Take care of the preschool children Teacher Nikki. They're in that tender, precious age. Yes, I know they're in good hands (with soft, tapered fingers, I must add) and I love how your eyes sparkle when you speak of them.
I delight in your stories. But I cannot help it, freak that I am, I hear - beneath their mischief and laughter - the danger. The awareness of this peril drove you from one school to another with a practice you better prefer. It lies behind that serious diligence in your additional Education classes. It is exactly why you naturally live to teach and not the other way around.
Sometimes, I muse how much easier it would all be if only I were in perfect agreement with a curious statement from George Orwell:
What can England of 1940 have in common with England of 1840? But then, what have you in common with the child of five whose photograph your mother keeps on the mantelpiece? Nothing, except you happen to be the same person.
He has a point. But I don't share it. Maybe because I don't think it applies to me. You may say, in your offhanded nonchalance, that you know how it is, how one always thinks he's the exception to the rule. Which would be fine, except that everybody else thinks so too.
With you, of course, I cannot disagree. Still - hear me out - what if I still have too much of that five-year-old in me?
I remember how when he was a bit younger, he cried whenever his mother left to teach her own schoolchildren. I remember how, one morning at breakfast, he suddenly knew death, how it was possible and very real and that someday it would take everybody away. He was so angry then, as if the whole world was based on a glaring unfairness.
I know him still you see, how he never walked with certainty, always with his eyes on the road, afraid maybe that he might lose his way or forget the directions when crossing the street.
Always look both ways.
I remember how he once did, on his way home from preschool, when he tried crossing the nearby tributary of Pasig river and got caught in an unintelligible maze of bridges. He never forgot how it was to be truly alone, with no one to blame but himself.
A few years later, the grader would sometimes leave his companions and sit out his lunches alone, at one side of the basketball courts. He never plays the game. He just sits there, throwing his gaze across the courts, outward, passing the gates and fences, and even the forbidden streets. He was looking into the future, wondering what will become of himself.
He wanted to be something better you know? So he did something serious. He conjured a future self, a self ten or twenty years hence, and threw everything at him, all his dreams. How he didn't want where he was. But also, how he never wants to get lost again.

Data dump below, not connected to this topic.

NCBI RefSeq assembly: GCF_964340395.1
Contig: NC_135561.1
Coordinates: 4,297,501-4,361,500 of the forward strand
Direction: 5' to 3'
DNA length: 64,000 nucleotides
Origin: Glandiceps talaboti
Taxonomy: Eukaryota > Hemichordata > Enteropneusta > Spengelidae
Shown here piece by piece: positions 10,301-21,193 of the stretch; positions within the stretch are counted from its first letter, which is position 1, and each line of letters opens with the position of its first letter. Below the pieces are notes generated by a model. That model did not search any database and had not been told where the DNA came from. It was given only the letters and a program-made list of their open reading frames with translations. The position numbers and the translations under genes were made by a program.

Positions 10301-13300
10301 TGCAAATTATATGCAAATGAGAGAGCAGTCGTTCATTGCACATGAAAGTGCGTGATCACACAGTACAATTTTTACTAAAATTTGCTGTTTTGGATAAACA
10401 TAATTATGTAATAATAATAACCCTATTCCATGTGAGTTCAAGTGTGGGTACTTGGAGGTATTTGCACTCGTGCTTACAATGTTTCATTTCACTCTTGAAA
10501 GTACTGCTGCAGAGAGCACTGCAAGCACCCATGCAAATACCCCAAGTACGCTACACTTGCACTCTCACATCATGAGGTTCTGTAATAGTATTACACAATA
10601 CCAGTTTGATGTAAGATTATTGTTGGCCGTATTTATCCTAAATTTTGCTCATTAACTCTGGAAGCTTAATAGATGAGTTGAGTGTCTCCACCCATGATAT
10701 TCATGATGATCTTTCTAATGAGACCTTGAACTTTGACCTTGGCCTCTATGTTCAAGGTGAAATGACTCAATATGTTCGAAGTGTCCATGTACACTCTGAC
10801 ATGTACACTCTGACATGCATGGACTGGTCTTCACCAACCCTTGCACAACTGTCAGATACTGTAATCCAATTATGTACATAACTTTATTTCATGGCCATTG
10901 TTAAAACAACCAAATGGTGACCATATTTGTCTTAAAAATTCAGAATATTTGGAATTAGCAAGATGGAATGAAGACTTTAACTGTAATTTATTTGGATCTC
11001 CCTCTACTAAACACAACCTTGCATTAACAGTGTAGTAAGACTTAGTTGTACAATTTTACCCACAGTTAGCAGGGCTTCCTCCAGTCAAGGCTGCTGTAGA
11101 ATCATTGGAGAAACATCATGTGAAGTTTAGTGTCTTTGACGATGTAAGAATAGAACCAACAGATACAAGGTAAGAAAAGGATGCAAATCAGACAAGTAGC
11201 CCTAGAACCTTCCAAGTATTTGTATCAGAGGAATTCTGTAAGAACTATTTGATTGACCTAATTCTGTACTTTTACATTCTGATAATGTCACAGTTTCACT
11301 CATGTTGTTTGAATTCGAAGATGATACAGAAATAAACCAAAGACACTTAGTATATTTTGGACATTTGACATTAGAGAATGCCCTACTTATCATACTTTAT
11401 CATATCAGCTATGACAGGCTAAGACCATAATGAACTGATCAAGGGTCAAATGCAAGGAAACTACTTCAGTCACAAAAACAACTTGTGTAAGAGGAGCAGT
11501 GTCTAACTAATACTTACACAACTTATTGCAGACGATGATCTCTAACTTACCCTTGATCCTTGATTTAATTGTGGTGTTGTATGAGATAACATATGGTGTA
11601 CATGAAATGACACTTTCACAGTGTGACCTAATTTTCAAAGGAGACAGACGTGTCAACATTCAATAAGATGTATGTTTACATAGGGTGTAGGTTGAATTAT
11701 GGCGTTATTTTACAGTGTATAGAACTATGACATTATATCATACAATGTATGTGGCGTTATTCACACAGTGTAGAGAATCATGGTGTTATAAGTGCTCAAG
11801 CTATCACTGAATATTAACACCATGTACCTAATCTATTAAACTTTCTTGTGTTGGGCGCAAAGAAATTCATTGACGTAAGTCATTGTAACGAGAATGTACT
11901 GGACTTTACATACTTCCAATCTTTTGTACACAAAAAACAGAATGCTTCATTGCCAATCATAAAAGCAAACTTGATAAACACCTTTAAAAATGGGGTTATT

I'm surprised how much I'm still holding his gaze, those empty but hoping eyes. It's exacting you know, quietly maddening at times. Sometimes, I feel his stare burning like the plain accusations of an innocent. It's wrenching, really, being told you're not any better. And I try to escape by denying that I am his ten to twenty years hence. Denial is futile though. There's this long extended gut between us.
So there? Do I qualify as your true-blue exception?
Of course now, I deal with more convoluted labyrinths. And I would not care about getting lost except for the fact that you walk my paths with me. From where I see it, I've not really aged with much grace, completely artless, I sometimes feel.
Sometimes though, everything seems to make sense. This plot of a life thickens by the minute, with twist and turns that are wonderfully haphazard. But maybe it wouldn't really count for much in the megalithic bookstores of our world.
Do you recall when I gave you my little volume of Edgar Allan Poe poems in that little program our college friends set up? He was my first major influence, I told you. The tehnical precision of "The Raven" told me how far I was from whatever it was I wanted to achieve. So I told you to please take with the volume my every insecurity. Dreams, of course, the stuff that define how we live, those count as insecurities, visions that whip us from any contentment with harvested laurels.
I'll take your soft, tapered fingers because for some reason entirely alien to me, you've given me the privilege. As it stands, you know your way better than I know my paths. We don't know how everything will add up, what it will ever add up to, and if all of that would really be worth it.
You have taught me life, my dear one. And as you've said, just let me tell that kid how I've got someone lovely by my side. Let me tell you something. For all intents and purposes, for whatever it's worth, you'll always have the respectful eye of that old child and the loving hand of this young man.